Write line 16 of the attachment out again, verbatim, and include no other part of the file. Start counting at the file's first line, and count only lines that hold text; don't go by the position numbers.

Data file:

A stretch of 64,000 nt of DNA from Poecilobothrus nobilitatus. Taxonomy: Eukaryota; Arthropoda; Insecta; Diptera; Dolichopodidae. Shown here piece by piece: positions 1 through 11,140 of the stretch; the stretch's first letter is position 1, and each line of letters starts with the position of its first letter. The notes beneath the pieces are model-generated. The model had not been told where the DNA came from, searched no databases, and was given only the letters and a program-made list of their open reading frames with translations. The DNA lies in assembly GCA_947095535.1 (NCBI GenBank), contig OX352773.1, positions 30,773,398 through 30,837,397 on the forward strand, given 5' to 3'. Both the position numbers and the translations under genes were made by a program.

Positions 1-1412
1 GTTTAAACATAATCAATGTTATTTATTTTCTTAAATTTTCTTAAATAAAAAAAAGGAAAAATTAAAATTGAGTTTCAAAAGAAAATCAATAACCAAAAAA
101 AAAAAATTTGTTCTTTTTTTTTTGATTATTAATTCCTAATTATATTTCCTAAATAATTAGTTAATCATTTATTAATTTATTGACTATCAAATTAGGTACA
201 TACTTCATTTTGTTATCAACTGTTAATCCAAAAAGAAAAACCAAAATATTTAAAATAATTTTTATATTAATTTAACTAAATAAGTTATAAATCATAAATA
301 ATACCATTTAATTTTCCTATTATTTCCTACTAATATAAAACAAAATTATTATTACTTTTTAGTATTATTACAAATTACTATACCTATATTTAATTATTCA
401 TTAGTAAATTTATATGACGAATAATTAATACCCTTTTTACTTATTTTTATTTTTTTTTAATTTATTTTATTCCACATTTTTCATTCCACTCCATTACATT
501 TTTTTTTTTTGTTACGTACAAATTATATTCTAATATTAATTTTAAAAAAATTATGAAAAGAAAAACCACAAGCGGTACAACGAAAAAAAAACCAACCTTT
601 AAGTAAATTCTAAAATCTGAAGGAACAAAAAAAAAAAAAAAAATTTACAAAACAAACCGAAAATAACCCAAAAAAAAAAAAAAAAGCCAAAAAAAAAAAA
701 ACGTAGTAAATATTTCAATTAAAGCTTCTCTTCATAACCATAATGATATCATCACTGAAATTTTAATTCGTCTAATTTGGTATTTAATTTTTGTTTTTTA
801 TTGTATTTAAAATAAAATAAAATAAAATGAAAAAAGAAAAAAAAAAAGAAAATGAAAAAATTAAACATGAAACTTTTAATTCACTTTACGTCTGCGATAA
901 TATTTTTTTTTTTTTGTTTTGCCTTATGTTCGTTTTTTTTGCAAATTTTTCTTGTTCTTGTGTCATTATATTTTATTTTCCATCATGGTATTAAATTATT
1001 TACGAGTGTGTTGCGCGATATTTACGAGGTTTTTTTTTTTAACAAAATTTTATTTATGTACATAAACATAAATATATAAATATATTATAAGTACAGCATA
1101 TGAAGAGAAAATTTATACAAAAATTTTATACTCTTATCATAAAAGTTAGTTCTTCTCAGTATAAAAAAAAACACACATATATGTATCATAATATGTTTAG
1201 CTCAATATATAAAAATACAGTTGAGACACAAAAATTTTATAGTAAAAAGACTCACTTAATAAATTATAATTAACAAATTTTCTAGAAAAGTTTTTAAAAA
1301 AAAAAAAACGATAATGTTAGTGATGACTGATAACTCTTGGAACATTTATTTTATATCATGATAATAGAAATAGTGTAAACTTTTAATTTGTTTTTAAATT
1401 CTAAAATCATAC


1301 AAAAAAAACGATAATGTTAGTGATGACTGATAACTCTTGGAACATTTATTTTATATCATGATAATAGAAATAGTGTAAACTTTTAATTTGTTTTTAAATT